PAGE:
House of the year, Indonesia: CIMB Niaga

Asia Risk Awards 2019

Ferdinand Wawolumaya
Ferdinand Wawolumaya, CIMB Niaga
CIMB Niaga

Indonesia faced major currency upheaval last year, testing the capacity of its banks to support their customers’ trading activity with sufficient hedging.

CIMB Niaga delivered a 250% increase in foreign exchange-related derivatives revenues year-on-year, responding to customer needs in terms of product support and technical innovation. The bank was among the first to respond to changing customer interest amid the currency upheaval that revived interest for forex-linked structured products and growth of new structured products.

Capital outflows from emerging markets, triggered in part by volatility in capital markets and the reduction in global trade, were a major concern. Rising US yields last year triggered a rise in bond yields and a slump in the currency across emerging markets, which in turn increased financing costs. That along with the growth of trade protectionism, hurt Indonesian exporters who increasingly turned to hedging to mitigate the impact.

The strengthening US currency also impacted dollar-priced commodities. When the rupiah depreciated for more than two months starting from September last year and the nation’s current account deficit narrowed relative to the end of 2017, the central bank deepened access to hedging products. These products were meant to provide users with the flexibility to protect against exchange rate risk exposure.

“Bank Indonesia increased the benchmark rate by 175 basis points and the currency weakened from 13,500 to 15,000,” says Ferdinand Wawolumaya, head of trading and structuring at CIMB Niaga. “This is a difficult risk-off scenario for a region that has a current account deficit.”

During this period, customers needed to increasingly hedge their exposure to protect themselves from currency moves. CIMB Niaga spotted the diverse client portfolio build-up that included large corporates and an increasing set of small and medium-sized enterprises (SMEs) and offered customised products. The latter had previously hedged over shorter tenors than larger firms.

Previous CIMB initiatives in structured products had already proven positive for customers by affording protection under the conditions of 2018, and this reputation gave clients comfort, he says.

“We introduced call-spread option in 2017 and this was very helpful for clients, as during the weakening of dollar-rupiah in 2018, most of the clients were already covered,” says Wawolumaya.

What also proved valuable was Bank Indonesia’s flexibility to support structured products, such as the domestic non-deliverable forward (DNDF).

After the introduction of the DNDF, the rupiah strengthened from its weakest point to become stronger by the end of the year, so the Bank of Indonesia was quite successful in managing rupiah volatility by introducing this product

Ferdinand Wawolumaya, CIMB Niaga

The DNDF essentially functions as an NDF but its settlement is in rupiah, by netting the difference of the rupiah amount between the DNDF rate and the fixing rate of the Jakarta Interbank Spot Dollar Rate (JISDOR). This overcame some barriers in the market for settlement in non-rupiah and created a new hedging derivatives product that could be used by corporates. CIMB Niaga was fast off the blocks with $74.5 million of DNDF deals and proved useful amid the currency moves.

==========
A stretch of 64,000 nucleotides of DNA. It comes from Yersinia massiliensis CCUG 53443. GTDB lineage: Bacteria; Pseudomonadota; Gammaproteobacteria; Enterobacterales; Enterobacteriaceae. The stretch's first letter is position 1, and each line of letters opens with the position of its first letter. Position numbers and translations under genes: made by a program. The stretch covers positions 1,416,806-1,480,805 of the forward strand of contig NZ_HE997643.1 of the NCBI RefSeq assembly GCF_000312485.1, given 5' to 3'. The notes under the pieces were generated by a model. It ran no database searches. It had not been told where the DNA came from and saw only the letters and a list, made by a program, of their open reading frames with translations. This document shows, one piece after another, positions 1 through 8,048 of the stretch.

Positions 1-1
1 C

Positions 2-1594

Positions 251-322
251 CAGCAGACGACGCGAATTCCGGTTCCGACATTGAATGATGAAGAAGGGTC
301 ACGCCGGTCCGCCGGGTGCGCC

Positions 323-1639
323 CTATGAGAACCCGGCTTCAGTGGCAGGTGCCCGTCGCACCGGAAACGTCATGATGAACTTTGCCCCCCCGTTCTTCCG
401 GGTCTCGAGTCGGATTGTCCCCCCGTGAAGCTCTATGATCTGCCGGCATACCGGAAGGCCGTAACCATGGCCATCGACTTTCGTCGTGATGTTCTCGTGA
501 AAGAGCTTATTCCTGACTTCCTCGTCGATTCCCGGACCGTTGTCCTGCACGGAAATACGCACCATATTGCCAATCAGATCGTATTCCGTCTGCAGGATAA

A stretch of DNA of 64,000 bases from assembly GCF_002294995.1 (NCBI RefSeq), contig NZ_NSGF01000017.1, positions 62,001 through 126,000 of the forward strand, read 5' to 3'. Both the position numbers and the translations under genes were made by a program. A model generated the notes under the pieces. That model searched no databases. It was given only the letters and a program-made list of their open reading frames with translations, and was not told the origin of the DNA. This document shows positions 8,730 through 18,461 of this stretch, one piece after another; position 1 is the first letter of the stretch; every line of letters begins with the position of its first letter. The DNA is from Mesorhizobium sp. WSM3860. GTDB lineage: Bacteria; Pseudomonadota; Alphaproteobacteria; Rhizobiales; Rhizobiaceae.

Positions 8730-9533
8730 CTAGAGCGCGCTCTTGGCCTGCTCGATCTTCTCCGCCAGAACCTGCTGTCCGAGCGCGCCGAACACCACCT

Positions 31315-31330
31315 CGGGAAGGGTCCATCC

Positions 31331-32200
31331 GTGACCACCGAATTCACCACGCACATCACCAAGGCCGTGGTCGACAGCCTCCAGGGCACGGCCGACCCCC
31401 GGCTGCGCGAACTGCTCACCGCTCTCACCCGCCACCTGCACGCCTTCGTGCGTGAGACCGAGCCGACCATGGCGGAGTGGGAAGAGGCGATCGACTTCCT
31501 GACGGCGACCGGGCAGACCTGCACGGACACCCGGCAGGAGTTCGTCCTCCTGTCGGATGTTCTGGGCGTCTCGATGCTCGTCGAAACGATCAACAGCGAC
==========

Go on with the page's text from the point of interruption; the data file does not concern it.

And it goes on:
“After the introduction of the DNDF, the rupiah strengthened from its weakest point to become stronger by the end of the year, so the Bank of Indonesia was quite successful in managing rupiah volatility by introducing this product,” Wawolumaya explains. “We set this product up within one month and, after we had begun trading it, we were able to sell it to our corporate clients, where normally the DNDF is only transacted between banks.”

As one of the few banks trading the product, its key competitive edge was to support understanding of the product among its client base so they could use it effectively.

“Education was really important; this is not a prefunded derivative, customers will not settle their forward using JISDOR fixing, so they need to know sometimes there will be slippage to the execution price,” Wawolumaya says.

The bank’s efforts in the forex structured product space delivered for clients and for itself, despite the fact that such products are typically more popular for shorter tenor during periods of volatility. Revenue for structured investment tools increased by 58% year-on-year.

“Last year, we had an increase of interest in FX-linked structured products. We are seeing more transactions despite it being introduced several years ago,” Wawolumaya observes. “Customers are more educated and can get the maximum payout when FX is trading above a certain level, or below a certain level.”

To assert its ability to build and distribute products to clients, the bank is investing heavily in technology to support a more digital architecture. As a result, customers can be better supported though improved transparency and efficiency, allowing clear understanding of and access to the investment tools available to them at the right time.

“In the old days, automation was done on the front office to the back office and risk management was automated, but price distribution and settlement was semi-manual,” says Wawolumaya.

“Now the bank is investing more in automation, so we are building a platform that can allow a customer to register and open a securities account online, so they don’t have to go the branch and can buy and sell bonds online. Using the same platform, we distribute prices to our branches so the relationship manager can easily service clients with trades automatically going into our system.”

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